I first saw the village of Kotlik from the window of a small bush plane after an hour’s flight from the “hub town” of Bethel, over the tundra of the Yukon-Kuskokwim Delta in southwest Alaska.
Two years ago, Consuelo Andrade was living in a village with her grandparents in Michoacán, Mexico, where she regularly saw neighbors and acquaintances returning from time spent working in the United States. They wore stylish clothes; some drove cars. She and others were mesmerized. No one, however, spoke about the work up north, and what it took to earn and save to buy such impressive goods.
As fire chief in Kingsburg, a small town in California’s Central Valley, Tim Ray has done more than battle blazes in the past few years. Actual fires here are relatively few, in fact. These days, Ray, a trim 52-year-old with clipped moustache and gentle eyes, oversees a kind of volunteer medical transportation service, hustling patients from this idyllic town—settled by Swedish immigrants in the 1870s and still bedecked with “Välkommen” welcome signs—as far as 20 miles away, to a hospital in Fresno.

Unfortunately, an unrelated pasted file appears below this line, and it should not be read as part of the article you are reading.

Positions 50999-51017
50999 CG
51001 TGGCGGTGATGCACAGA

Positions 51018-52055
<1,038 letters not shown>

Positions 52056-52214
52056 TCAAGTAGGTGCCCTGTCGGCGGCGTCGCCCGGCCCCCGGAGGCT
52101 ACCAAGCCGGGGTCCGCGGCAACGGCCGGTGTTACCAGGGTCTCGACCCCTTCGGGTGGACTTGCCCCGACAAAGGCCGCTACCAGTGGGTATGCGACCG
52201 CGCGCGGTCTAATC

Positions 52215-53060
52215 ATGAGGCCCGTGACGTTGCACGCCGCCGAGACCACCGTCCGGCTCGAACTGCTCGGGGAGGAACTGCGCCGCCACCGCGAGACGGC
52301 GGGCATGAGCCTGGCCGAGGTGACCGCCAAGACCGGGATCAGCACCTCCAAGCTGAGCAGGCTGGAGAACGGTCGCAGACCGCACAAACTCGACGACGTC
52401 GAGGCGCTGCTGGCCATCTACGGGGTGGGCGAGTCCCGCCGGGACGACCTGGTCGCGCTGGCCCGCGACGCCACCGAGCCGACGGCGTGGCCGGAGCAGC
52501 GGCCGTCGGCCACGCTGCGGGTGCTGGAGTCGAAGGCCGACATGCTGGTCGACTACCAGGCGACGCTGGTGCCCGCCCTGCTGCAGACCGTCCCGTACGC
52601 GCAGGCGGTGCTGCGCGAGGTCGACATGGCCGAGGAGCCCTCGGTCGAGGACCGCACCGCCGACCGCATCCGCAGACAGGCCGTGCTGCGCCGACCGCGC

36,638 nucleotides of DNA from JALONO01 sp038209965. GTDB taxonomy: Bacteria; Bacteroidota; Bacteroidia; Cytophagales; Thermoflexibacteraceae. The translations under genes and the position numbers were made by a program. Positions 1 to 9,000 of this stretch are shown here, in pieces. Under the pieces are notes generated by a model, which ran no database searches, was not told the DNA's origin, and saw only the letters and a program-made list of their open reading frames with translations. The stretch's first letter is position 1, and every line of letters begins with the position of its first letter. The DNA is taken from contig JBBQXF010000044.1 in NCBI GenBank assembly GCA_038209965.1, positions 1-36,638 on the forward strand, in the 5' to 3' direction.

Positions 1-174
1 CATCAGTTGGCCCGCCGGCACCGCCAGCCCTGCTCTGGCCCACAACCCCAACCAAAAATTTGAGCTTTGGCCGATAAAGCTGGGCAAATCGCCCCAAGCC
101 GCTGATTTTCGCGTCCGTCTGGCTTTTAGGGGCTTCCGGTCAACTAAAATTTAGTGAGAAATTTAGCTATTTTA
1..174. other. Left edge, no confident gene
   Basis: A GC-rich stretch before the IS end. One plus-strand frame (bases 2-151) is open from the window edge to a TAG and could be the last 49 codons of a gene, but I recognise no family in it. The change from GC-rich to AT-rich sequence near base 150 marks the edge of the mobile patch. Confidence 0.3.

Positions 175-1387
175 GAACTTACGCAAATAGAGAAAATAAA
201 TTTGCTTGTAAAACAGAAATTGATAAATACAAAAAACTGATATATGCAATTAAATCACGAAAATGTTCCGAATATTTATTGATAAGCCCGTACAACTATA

Across Montana’s rural Chouteau County, the name Francis Engellant has been synonymous with quiet generosity and diligent work for decades. Mr. Engellant, who farmed and ranched near Geraldine, saw purpose in helping wherever and whenever he could.
When Don Pfau was nine years old the Ohio and Scioto rivers, which form a crescent at his hometown of Portsmouth, swelled and flooded. Water washed over six-foot high walls and mud destroyed churches and schools. Yet, his most vivid memory of the catastrophe is how everyone immediately pitched in to help reconstruct the town and rebuild lives.